A little background
I have been in the ERP industry for over 21 years and have worked with companies of all sizes and industries, but primarily have experience with small to medium-sized manufacturing businesses. I am currently in a sales role, so I frequently talk with companies that are interested in one of our Infor ERP products. One of the questions I always ask is “What are you using today?” A lot of times the answer to my question is QuickBooks.
Whenever I have a conversation with someone about their ERP needs, it almost always means there is some desire to change from what they are using today to something else. I want to be clear: I am not here to say anything negative about QuickBooks. Most of the companies I speak with are happy with its functionality and I think it is a solid product. So, why would these companies be interested in changing?
What I hear most often are things like “We have outgrown QuickBooks,” or “Our needs have changed and it can’t handle those changes.” In some cases, companies have purchased add-on solutions to QuickBooks (such as QuickBooks Manufacturing) to extend its capabilities. In other cases, they use QuickBooks for financials and are looking at third-party solutions for manufacturing.
So…is QuickBooks an ERP software, or not?
QuickBooks vs. ERP
ERP is like different modes of transportation. But before we get into my little analogy, this is what I consider to be a succinct definition of ERP:
Enterprise Resource Planning (ERP) - Any software system designed to support and automate the business processes of medium and large businesses. This may include manufacturing, distrubution, personnel, project management, payroll, and financials.
It is very difficult to agree on what qualifies as a medium or large business, but I think it is safe to say that QuickBooks is an ERP. The question is if it is the right ERP for your business and that brings me to my analogy.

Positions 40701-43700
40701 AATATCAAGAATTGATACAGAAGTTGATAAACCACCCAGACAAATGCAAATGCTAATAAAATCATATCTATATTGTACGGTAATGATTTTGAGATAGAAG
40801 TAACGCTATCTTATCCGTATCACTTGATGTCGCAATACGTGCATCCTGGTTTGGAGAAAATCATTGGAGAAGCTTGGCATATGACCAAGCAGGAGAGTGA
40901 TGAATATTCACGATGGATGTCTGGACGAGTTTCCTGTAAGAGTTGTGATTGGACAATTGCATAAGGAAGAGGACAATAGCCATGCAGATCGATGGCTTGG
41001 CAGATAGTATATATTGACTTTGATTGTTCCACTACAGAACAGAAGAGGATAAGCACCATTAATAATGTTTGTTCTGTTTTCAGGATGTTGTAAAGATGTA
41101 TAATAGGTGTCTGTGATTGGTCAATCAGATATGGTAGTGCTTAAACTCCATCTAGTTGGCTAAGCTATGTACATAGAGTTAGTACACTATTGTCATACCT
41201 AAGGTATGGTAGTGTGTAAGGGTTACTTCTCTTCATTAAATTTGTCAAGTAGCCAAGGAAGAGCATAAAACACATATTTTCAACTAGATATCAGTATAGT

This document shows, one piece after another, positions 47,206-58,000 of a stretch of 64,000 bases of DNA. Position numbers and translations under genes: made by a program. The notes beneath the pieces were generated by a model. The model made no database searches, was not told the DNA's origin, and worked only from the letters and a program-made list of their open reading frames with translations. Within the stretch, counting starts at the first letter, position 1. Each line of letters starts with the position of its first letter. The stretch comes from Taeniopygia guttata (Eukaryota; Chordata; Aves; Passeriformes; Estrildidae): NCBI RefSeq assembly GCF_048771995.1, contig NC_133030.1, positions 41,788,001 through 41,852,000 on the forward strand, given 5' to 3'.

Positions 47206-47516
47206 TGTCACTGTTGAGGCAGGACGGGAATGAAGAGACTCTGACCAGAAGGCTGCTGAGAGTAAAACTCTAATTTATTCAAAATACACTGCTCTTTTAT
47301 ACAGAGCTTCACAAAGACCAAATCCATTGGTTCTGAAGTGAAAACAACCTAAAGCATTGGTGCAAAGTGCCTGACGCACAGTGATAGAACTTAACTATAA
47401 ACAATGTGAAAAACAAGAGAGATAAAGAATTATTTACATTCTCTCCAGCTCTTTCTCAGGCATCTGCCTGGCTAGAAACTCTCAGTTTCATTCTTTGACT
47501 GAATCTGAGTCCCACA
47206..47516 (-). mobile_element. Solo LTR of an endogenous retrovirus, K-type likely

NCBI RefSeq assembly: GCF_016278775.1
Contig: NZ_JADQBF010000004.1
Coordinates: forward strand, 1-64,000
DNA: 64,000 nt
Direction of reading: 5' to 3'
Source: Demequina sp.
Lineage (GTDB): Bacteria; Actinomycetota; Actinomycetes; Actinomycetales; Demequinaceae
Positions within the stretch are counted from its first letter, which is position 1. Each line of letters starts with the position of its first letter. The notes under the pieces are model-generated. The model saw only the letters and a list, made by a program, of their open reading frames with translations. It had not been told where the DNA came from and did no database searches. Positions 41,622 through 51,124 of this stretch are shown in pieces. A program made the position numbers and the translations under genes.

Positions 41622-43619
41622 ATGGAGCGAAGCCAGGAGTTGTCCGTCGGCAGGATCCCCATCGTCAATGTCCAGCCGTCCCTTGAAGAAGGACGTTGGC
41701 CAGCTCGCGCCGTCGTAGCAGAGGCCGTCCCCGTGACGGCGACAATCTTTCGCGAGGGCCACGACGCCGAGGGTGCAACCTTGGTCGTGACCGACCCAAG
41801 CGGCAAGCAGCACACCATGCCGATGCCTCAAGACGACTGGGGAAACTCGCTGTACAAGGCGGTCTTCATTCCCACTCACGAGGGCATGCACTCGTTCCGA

All the different ERP software solutions (QuickBooks, Infor, and hundreds more) are a lot like the different modes of transportation. We all use some form of transportation every day—car, bike, bus, rideshare—but the type depends on what our requirements are. Do you need to get to a different city or just across town? Transport yourself only or 10 people? Your requirements determine exactly how you’ll get to your destination.
ERP is the same—what type you use depends on your requirements. Your variables are typically the number of users, industry, specific functionality needs, budget, and on and on. As companies evolve, their requirements change. QuickBooks fits the needs of LOTS of companies when they first start out because the program is a very efficient and inexpensive “mode of transportation.” It allows you to sell things, buy things, do accounting, etc. But as a company grows, its needs typically grow as well, which usually drives leadership teams to the QuickBooks vs. ERP systems debate. And that’s when companies begin looking for a different mode of transportation based on their current needs.
Are you wondering if you should use QuickBooks as your ERP system? We are happy to have a conversation with you about it. I have had discussions with people where the result was a verification that using QuickBooks as an ERP was just fine for their needs. Other conversations lead people to looking for a different solution. Sometimes the products I represent are an option they want to explore, and sometimes we are not a fit based on the needs, budget, industry, etc. We are happy to have these conversations, regardless of the outcome.
Would you like to talk with someone who has a ton of experience in the manufacturing industry and is NOT a salesperson? Click here and you can have a free 30-minute discussion with Jack Shannon. Tell him about your particular situation, and use him as a sounding board for whether or not you are using the right mode of transportation!